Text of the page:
GBP/EUR: Brexit Nerves Weigh On Pound
  • Pound (GBP) rises after UK construction activity surges
  • UK set to ease covid restrictions on 19th July
  • Euro (EUR) slipped on mixed data as retail sales rose but German factory orders fell
  • German industrial production coming up.

The Pound Euro (GBP/EUR) exchange rate is edging higher after a flat finish on Tuesday. The pair settled Tuesday at €1.1674 with neither gains nor losses after rising as high as €1.1715 earlier in the session.  At 05:45 UTC, GBP/EUR trades +0.05% at €1.1675.

The Pound found support in the previous session as data continued to reflect a strong rebound in the UK economy. Britain’s construction industry experienced its fastest growth in 24 years last month, boosted by a demand in new homes and commercial properties. The June construction PMI rose to 66.3, up from 64.2 in May, marking its highest level since 1997.

Adding to the upbeat mood surrounding the Pound, the government continues to push ahead with further easing of covid restrictions set for the 19th July. This is going ahead even as the Health Secretary Sajid Javid warned that covid cases could reach 100,000 per day over the coming months. However, with deaths so low thanks to the vaccine the government doesn’t consider this to be concerning enough to keep restrictions in place.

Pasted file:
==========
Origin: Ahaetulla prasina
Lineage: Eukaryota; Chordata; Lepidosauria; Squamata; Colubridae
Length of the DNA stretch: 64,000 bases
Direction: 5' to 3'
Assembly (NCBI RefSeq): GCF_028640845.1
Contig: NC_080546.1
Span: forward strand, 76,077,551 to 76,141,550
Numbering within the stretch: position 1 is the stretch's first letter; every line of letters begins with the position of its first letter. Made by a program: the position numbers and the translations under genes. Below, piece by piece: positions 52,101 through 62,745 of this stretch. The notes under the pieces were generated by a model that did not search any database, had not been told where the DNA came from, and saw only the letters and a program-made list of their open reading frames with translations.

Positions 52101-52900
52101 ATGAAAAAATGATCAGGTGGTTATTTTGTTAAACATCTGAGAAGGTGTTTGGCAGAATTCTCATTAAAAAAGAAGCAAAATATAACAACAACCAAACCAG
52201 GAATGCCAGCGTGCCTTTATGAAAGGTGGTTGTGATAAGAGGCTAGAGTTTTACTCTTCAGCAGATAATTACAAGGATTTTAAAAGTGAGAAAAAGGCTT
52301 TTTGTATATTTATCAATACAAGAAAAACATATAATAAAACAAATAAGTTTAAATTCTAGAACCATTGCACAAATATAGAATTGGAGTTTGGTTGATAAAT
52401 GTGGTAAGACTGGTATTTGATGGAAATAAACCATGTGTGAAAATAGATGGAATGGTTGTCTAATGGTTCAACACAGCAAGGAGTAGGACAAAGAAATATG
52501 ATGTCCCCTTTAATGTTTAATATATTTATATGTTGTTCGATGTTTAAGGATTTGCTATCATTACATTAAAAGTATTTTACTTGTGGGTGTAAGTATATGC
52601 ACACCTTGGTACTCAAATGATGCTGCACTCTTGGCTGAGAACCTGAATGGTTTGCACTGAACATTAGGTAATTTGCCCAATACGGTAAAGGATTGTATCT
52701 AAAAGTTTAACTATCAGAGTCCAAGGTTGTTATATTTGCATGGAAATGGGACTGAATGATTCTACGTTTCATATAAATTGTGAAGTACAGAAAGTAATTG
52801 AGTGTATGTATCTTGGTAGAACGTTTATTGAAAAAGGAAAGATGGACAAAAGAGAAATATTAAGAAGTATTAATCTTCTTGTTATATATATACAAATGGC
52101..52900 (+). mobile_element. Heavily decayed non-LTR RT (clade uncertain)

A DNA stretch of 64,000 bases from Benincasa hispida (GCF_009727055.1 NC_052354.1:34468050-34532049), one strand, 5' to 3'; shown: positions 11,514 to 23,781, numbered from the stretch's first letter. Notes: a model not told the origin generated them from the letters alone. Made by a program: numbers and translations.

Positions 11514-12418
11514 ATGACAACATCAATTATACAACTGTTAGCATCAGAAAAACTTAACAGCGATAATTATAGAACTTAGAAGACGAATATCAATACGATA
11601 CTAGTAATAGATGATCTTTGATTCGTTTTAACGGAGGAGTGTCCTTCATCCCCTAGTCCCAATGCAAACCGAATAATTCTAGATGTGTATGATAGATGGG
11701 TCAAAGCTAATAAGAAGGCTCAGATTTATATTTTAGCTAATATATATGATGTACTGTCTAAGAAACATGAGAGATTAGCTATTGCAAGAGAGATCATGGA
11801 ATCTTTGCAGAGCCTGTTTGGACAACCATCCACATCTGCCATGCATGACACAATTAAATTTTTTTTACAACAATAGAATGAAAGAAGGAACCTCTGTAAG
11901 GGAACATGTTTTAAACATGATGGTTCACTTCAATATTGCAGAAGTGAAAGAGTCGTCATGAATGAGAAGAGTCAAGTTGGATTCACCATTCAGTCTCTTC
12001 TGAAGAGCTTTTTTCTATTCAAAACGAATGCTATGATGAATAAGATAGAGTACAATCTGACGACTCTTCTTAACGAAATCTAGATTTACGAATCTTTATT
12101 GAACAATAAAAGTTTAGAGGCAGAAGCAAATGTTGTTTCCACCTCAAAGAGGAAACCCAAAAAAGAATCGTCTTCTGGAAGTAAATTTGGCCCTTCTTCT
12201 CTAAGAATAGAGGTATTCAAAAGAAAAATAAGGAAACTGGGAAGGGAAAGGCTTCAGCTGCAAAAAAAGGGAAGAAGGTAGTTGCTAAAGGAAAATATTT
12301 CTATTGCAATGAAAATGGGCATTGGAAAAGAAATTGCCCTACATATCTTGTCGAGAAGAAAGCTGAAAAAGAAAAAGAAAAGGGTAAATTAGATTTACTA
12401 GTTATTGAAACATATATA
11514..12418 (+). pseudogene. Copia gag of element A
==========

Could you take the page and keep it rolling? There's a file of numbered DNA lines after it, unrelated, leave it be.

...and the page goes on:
There is no high impacting UK data due today.

The Euro came under some pressure in the previous session after a mixed bag of data. On the one hand, Eurozone retail sales came in ahead of expectations, rising 4.6% month on month in June, up firmly from a -3.9% contraction in May as the economy re-opened after covid restrictions were eased.

However, data from Germany, the Eurozone’s largest economy was less encouraging. German factory orders unexpectedly declined -3.7% in May compared to April, down from a -0.2% decline in April and well short of forecasts of a 5% rebound. The data raises concerns that supply chain disruptions could undermine the economic recovery in Germany.

German ZEW investor sentiment also fell by much more than expected in July. The closely watched survey dropped from 79.8 in June to 63.3, a steep decline. However, this is still a solid reading and suggests that expectations for a strong recovery remain.

Looking ahead German industrial production number could attract some attention today and shed some light on the health of the sector.